Post by Ian Gillespie on Nov 24, 2016 18:52:38 GMT
In a recent NZIS article the opinion was expressed that a GNSS line was measured when both end of the line were occupied at the same time.
Recently in speaking to other surveyors I was told that their procedure for GNSS cadastral surveys was to take out the joins between points measured by GNSS (traverse points and pegs points) and show these in Landonline as measured lines. This means that the completed plan has the appearance of a survey done by total station rather than the spider’s web appearance some GNSS surveys have. As I understand it you wouldn’t be able to tell by looking at such a plan that was the method used. The reason seems to be that the plan is much clearer, and it certainly would be.
This technique doesn’t seem right to me. If we take a GNSS line as having an accuracy of around 20mm (at the 95% level and including setup errors) then the error in a measured line would be +-20mm but in a calculated join it would be estimated at around 28mm. For lines under 100m between traverse marks this is getting a bit close to what the rules allow.
The SG guidelines (page 269) suggest that the reason for distinguishing between measured and calculated vectors to so that future users can see how the survey was undertaken. They also say that what constitutes a measured vector is up to the surveyor.
Does anyone have any thoughts on this matter, does it matter? Is there a consensus as to what constitutes best practice?
My first GPS cadastral surveys had the "spiders web" type presentation and frankly they were bloody awful things to read. I have more recently had to work over others plans that took the same approach and they were quite trying to use.
I have since applied the "what constitutes a measured vector is up to the surveyor" approach and I think my plans are better for it. They might look like the surveys were done in the old fashioned way but are easy to interpret and for those that really need to know the dataset does include the methodology used to determine each vector. I guess the other local surveyors down here will know by now that lines on my plans are not necessarily inter visible.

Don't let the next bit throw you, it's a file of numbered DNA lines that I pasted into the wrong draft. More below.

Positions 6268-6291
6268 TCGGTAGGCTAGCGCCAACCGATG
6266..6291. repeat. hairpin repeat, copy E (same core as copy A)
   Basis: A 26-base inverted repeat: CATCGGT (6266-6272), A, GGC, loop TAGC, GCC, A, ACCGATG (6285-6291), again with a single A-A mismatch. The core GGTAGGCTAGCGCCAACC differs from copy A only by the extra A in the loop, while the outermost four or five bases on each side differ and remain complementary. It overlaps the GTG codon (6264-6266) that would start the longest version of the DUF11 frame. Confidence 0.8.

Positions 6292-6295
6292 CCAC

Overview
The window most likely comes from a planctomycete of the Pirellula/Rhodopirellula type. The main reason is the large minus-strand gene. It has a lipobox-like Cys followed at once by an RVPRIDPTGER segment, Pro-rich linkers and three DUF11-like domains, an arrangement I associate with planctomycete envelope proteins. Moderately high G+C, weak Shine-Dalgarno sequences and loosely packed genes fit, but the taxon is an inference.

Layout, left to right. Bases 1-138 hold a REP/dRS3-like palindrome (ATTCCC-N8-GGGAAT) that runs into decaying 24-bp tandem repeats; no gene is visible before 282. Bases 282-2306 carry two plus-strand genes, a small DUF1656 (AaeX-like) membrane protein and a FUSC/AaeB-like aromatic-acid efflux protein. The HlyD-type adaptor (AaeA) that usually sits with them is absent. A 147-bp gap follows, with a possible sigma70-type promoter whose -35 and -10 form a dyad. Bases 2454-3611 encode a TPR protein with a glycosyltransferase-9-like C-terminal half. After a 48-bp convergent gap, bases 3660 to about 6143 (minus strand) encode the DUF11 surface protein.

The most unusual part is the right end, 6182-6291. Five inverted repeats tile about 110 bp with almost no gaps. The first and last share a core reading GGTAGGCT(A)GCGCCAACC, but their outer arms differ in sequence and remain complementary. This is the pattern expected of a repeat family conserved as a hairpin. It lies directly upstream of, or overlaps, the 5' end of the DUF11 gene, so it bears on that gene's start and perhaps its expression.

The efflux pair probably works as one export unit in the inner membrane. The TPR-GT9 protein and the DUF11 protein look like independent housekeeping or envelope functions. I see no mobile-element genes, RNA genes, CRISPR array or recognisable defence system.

The vectors shown between marks on my plans are calculated from a least squares adjustment of a network that includes at least two vectors to each point from a different base station (we always use our own base). I frequently re-measure lines between traverse marks with a total station at pegging time and the closeness to the GPS derived distance gives me confidence with the method.
Good work Dave! I agree the spiders web plans are horrible to read and more often than not result in surveys that are hard to reproduce the measurements from i.e. lines are built out and (at times) less care seems to be taken in placing the marks. As for my current approach to this....it may a little old school, but I put text on the plan face saying if a line is not visible and where I have a mixed methods job (i.e. jigger and GPS) I put the old 'all lines by EDM unless otherwise shown' and then annotate the other lines with 'GPS'. While I initially struggled with the idea of calc'd joins being shown as measured - my compromise is to show on the plan or state in the survey report where the base station position(s) was/were so it is obvious to other surveyors what method was used to determine the brg/dist. This may effectively be similar to the content you are showing in explaining your methodology in datasets.